Additionally, the brief echoed with my own values of sustainability and accessibility, which was great. The overall experience taught me that projects based in design can have other goals than visual pleasure by existing as a tool to educate audiences while changing the practices of our industry.
Matt: The team at OPX were really friendly and great to work with. It was nice to get to know them and to follow their design process along with some of my classmates.
Everyone was able to bring their own ideas along, and watching the project evolve through collaboration was really interesting.
What did you most enjoy about working with OPX?
Christine: The OPX team were brilliant. Working with them so closely taught me valuable lessons in understanding how to act as a creative team - supporting and adapting to one another fluidly. The support and guidance that each team member gave me shaped me into the designer I am today.
In their eyes, we weren’t just students working on a brief, but vital voices in the overall project.
Matt: I think it was great how much they valued our input. They made a lot of space for us to research and experiment with design concepts, and took a lot of those ideas on board.
That environment enabled us to explore some really interesting concepts, and led to the creation of a really cool and unique response to the brief.
How has this project helped you to develop your skills and explore potential career paths?
Christine: The time spent on this project gave me the confidence and skills in design that I was only just coming into tune with as a newly graduated student.
The horizontal hierarchy at OPX meant that I learned how to confidently use my voice alongside experienced designers. Now working at Stink Studios, I'm able to better understand the value of everyone’s opinions and ideas thanks to my experience of working on the microsite, and I'm able to appreciate the insights of everyone ranging from recent graduates to creative directors.
Without Form Space has proven to be an incredible achievement that I will cherish as one of the first official projects of my career.
Matt: Up until this point, I’d been working either on my own projects or in small groups as a student. Seeing a project through from start to finish with a professional studio gave me a lot of insight into how larger scale projects are managed, as well as how to work effectively and collaborate with a larger team.
What were the highlights of your time at LCC?
Christine: My time at LCC on the BA (Hons) Information and Interface Design Course (now User Experience Design) was an absolute joy.
My amazing tutors - Gareth, Oliver, Christine and Eva - all guided me through my formative years as a designer, and I’ll cherish their support throughout my career. Each of them taught me the importance of believing in the work that you make and the significance in finding a strong voice within your projects.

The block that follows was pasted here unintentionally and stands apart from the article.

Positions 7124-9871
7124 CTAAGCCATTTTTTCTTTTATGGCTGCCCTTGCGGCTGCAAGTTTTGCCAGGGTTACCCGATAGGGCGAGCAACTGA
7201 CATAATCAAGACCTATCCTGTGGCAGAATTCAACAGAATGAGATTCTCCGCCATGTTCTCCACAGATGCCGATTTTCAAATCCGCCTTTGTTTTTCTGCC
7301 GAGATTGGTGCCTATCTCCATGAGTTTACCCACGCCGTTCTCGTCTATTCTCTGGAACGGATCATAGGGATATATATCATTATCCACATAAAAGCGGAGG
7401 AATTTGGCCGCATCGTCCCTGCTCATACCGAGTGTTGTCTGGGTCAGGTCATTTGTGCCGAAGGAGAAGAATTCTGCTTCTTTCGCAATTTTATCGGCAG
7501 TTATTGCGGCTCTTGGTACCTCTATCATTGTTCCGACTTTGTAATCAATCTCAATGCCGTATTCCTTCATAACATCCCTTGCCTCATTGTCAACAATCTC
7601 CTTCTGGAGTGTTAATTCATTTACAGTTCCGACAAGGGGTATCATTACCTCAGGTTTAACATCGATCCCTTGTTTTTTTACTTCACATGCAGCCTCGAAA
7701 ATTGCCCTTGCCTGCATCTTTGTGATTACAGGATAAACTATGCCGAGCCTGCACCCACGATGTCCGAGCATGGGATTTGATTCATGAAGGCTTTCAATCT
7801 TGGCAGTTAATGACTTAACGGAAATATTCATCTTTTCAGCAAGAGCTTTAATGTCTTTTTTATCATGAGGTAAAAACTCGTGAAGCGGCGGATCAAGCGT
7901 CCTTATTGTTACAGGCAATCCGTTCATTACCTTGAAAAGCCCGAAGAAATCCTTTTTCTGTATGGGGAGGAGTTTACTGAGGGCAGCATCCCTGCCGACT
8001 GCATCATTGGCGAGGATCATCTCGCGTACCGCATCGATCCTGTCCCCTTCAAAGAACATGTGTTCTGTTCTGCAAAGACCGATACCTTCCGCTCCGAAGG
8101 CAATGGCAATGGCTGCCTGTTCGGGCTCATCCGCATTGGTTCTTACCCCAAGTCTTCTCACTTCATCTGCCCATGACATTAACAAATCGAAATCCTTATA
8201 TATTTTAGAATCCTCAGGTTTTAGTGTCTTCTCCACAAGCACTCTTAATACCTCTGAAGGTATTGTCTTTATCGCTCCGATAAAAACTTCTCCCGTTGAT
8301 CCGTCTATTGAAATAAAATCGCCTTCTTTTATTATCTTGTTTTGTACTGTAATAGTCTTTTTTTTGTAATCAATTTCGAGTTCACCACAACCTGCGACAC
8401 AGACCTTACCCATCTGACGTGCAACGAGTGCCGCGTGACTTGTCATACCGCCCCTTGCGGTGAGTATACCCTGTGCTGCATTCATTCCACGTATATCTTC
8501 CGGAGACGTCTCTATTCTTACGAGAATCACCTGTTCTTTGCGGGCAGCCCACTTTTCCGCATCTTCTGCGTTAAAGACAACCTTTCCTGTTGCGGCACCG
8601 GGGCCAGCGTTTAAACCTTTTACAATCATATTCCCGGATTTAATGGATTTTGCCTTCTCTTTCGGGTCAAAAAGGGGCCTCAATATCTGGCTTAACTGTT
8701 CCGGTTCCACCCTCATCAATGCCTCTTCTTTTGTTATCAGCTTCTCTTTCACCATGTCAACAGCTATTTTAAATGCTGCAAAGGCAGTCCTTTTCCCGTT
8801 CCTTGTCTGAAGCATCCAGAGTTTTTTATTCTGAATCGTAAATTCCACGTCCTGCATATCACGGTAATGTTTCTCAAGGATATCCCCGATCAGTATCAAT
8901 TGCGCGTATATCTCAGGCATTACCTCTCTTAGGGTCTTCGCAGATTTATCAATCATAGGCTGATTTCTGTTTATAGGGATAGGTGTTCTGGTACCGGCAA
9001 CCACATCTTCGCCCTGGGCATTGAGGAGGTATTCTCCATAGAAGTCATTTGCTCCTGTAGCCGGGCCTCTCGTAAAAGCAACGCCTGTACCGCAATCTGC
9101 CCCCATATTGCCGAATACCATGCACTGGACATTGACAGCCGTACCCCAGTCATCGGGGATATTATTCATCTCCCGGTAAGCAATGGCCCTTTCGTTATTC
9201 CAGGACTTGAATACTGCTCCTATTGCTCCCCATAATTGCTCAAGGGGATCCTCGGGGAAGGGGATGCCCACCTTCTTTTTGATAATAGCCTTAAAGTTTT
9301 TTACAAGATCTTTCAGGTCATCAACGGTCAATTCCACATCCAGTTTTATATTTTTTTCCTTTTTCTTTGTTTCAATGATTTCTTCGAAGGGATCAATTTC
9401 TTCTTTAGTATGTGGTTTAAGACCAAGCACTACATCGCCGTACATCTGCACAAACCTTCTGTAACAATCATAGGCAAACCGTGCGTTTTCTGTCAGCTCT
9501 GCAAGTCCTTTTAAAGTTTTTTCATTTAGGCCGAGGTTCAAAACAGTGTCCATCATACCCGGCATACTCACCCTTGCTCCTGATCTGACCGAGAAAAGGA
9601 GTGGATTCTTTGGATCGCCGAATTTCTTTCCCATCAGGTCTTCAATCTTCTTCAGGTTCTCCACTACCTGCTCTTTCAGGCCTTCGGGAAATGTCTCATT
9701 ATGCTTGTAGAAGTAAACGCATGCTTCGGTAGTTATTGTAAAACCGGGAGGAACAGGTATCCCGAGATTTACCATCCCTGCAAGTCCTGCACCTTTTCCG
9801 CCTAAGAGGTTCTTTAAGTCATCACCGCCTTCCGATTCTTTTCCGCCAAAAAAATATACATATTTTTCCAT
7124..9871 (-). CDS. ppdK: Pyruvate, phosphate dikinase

My Final Major Project was based within my personal experience as a transcultural individual, and the attentiveness, care and love each tutor showed towards my process in voicing those experiences allowed for a wonderful project to bloom. My time at LCC was really a hats-off moment to the relationships I built with these individuals and my peers.
Matt: I really enjoyed a lot of things about studying at LCC. Our tutors were amazing and taught us so much - most importantly, I think, how to think critically about problems and research thoroughly to understand the context behind anything we set out to make.
My course introduced me to so many possibilities, and really helped me to define and develop my own practice.
What advice would you give to prospective students who might be interested in applying to your course?
Christine: The advice I’d give to students who are looking to apply to my course would be to always push your perspective. Over the past few years, I not only found out who I wanted to be as a designer, but also how I could weave my personal experiences and values into my practice.
Also, be open to both the conceptual and contextual aspects of your project as well as the technical. A project is never just about how beautiful you make something visually, but also its message and its place in the world.
Finally, always be brave enough to speak from your personal experiences as they create projects that are genuine, layered and meaningful.
Matt: I would say don’t go in thinking that this course (or any course) is just about learning the tools of the trade.
Your experience will be really dynamic, and will introduce you to a lot of ideas, practices, and people, so it’s important to remain open and learn as much as you can.
Climate Conscious Creativity will be live on Without Form Space throughout Summer 2022.